6. Burt TP, Pinay G, Sabater S (2010) What do we still need to know about the ecohydrology of riparian zones? Ecohydrol 3(3):373–377. doi: 10.1002/eco.140 CrossRefGoogle Scholar
  7. Chen Z, Ding W, Xu Y, Müller C, Rütting T, Yu H, Fan J, Zhang J, Zhu T (2015) Importance of heterotrophic nitrification and dissimilatory nitrate reduction to ammonium in a cropland soil: evidences from a 15 N tracing study to literature synthesis. Soil Biol Biochem 91:65–75. doi: 10.1016/j.soilbio.2015.08.026 CrossRefGoogle Scholar
  8. Colombani N, Di Giuseppe D, Faccini B, Ferretti G, Mastrocicco M, Coltorti M (2016) Inferring the interconnections between surface water bodies, tile-drains and an unconfined aquifer–aquitard system: a case study. J Hydrol 53:86–95. doi: 10.1016/j.jhydrol.2016.03.046 CrossRefGoogle Scholar
  9. Coppola A, Gerke HH, Comegna A, Basile A, Comegna V (2012) Dual-permeability model for flow in shrinking soil with dominant horizontal deformation. Water Resour Res 48:W08527. doi: 10.1029/2011WR011376 CrossRefGoogle Scholar
  10. Coyne MS (2008) Biological denitrification. In Schepers JS, Raun W editors. Nitrogen in agricultural systems. ASA-CSSSA-SSSA, Madison (WI). Agronomy Monograph 49:197–249Google Scholar
  11. Christel W, Bruun S, Magid JK, Wapinski W, Jensen LS (2016) Pig slurry acidification, separation technology and thermal conversion affect phosphorus availability in soil amended with the derived solid fractions, chars or ashes. Plant Soil 401(1–2):93–107. doi: 10.1007/s11104-015-2519-0 CrossRefGoogle Scholar
  12. De Schepper G, Therrien R, Refsgaard JC, Hansen AL (2015) Simulating coupled surface and subsurface water flow in a tile-drained agricultural catchment. J Hydrol 521:374–388. doi: 10.1016/j.jhydrol.2014.12.035 CrossRefGoogle Scholar
  13. Elrick DE, Reynolds WD (1992) Methods of analyzing constant-head well permeameter data. Soil Sci Soc Am J 56(1):320–323. doi: 10.2136/sssaj1992.03615995005600010052x CrossRefGoogle Scholar
  14. European Commission (2013) Report from the Commission to the Council and the European Parliament on the Implementation of Council Directive 91/676/EEC concerning the protection of waters against pollution caused by nitrates from agricultural sources based on member state reports for the period 2008–2011. European Commission, BrusselsGoogle Scholar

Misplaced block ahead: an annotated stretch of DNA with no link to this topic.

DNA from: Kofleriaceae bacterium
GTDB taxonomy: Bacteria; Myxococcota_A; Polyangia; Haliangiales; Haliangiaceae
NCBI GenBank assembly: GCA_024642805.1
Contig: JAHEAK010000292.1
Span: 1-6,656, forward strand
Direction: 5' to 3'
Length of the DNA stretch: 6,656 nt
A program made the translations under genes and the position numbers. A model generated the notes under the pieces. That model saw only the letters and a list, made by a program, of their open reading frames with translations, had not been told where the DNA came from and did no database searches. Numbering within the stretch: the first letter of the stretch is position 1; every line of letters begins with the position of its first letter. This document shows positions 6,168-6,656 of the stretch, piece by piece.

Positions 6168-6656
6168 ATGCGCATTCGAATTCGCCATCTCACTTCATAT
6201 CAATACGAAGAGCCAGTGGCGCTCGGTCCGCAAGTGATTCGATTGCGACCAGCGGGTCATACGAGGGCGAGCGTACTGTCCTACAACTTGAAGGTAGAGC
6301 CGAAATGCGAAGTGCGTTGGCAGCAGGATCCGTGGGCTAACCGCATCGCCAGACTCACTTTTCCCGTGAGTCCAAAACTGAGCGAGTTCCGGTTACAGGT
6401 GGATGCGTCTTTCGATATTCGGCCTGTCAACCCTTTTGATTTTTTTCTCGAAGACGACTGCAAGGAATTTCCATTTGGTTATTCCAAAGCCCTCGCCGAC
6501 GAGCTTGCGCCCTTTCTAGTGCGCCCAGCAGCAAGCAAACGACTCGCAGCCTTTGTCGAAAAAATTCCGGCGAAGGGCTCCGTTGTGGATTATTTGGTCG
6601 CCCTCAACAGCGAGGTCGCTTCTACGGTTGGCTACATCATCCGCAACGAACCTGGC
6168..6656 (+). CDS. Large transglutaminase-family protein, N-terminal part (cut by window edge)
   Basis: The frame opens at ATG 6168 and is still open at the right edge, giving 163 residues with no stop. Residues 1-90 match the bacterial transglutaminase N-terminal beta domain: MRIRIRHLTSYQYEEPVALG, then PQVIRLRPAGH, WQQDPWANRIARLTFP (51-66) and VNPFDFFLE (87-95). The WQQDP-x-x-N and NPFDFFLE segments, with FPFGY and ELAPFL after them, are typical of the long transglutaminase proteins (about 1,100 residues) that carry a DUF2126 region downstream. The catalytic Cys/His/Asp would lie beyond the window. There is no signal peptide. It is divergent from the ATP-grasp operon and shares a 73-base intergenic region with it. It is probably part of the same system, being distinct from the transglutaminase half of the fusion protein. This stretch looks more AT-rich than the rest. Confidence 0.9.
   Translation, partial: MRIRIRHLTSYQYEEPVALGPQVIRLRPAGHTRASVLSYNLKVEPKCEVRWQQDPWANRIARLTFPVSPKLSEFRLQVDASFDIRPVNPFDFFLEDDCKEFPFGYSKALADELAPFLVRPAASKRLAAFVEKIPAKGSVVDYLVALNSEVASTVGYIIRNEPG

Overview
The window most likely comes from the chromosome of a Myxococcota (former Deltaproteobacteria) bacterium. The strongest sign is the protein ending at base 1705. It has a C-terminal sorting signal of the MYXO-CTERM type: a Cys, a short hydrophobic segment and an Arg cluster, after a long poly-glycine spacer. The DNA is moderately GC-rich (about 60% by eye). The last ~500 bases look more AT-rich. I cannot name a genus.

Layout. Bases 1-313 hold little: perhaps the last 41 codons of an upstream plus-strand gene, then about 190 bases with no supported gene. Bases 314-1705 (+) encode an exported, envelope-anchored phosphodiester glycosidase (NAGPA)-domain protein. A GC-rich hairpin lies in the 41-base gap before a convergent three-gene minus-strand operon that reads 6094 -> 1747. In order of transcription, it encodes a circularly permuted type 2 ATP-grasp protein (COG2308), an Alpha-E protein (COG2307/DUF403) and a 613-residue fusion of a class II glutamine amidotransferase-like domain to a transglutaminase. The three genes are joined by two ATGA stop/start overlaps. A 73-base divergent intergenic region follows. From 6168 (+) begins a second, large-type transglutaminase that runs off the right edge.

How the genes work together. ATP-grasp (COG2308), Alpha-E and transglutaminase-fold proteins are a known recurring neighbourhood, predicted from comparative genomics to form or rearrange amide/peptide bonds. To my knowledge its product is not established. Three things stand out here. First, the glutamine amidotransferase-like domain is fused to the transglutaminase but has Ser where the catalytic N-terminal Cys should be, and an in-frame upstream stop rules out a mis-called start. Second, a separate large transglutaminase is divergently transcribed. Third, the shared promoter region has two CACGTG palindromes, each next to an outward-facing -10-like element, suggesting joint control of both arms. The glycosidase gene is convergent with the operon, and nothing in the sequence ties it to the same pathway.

15. FAO (1999) Global climate maps, using Köppen classification, FAO DatabaseGoogle Scholar
  16. Fenchel T, Blackburn H, King GM (2012) Bacterial biogeochemistry: the ecophysiology of mineral cycling, 3rd edn. Academic Press, AmsterdamGoogle Scholar
  17. Fontana A, Mozzi P, Bondesan A (2008) Alluvial megafans in the Venetian–Friulian Plain (north-eastern Italy): evidence of sedimentary and erosive phases during Late Pleistocene and Holocene. Quat Int 189(1):71–90. doi: 10.1016/j.quaint.2007.08.044 CrossRefGoogle Scholar
  18. Galloway JN, Townsend AR, Erisman JW, Bekunda M, Cai Z, Freney JR, Martinelli LA, Seitzinger SP, Sutton MA (2008) Transformation of the nitrogen cycle: recent trends, questions, and potential solutions. Sci 320(5878):889–892. doi: 10.1126/science.1136674 CrossRefGoogle Scholar
  19. Govers G, Lobb D, Quine TA (1999) Tillage erosion and translocation: emergence of a new paradigm in soil erosion research. Soil Till Res 51:167–174. doi: 10.1016/S0167-1987(99)00035-5 CrossRefGoogle Scholar
  20. Gumiero B, Mant J, Hein T, Elso J, Boz B (2013) Linking the restoration of rivers and riparian zones/wetlands in Europe: sharing knowledge through case studies. Ecol Eng 56:36–50. doi: 10.1016/j.ecoleng.2012.12.103 CrossRefGoogle Scholar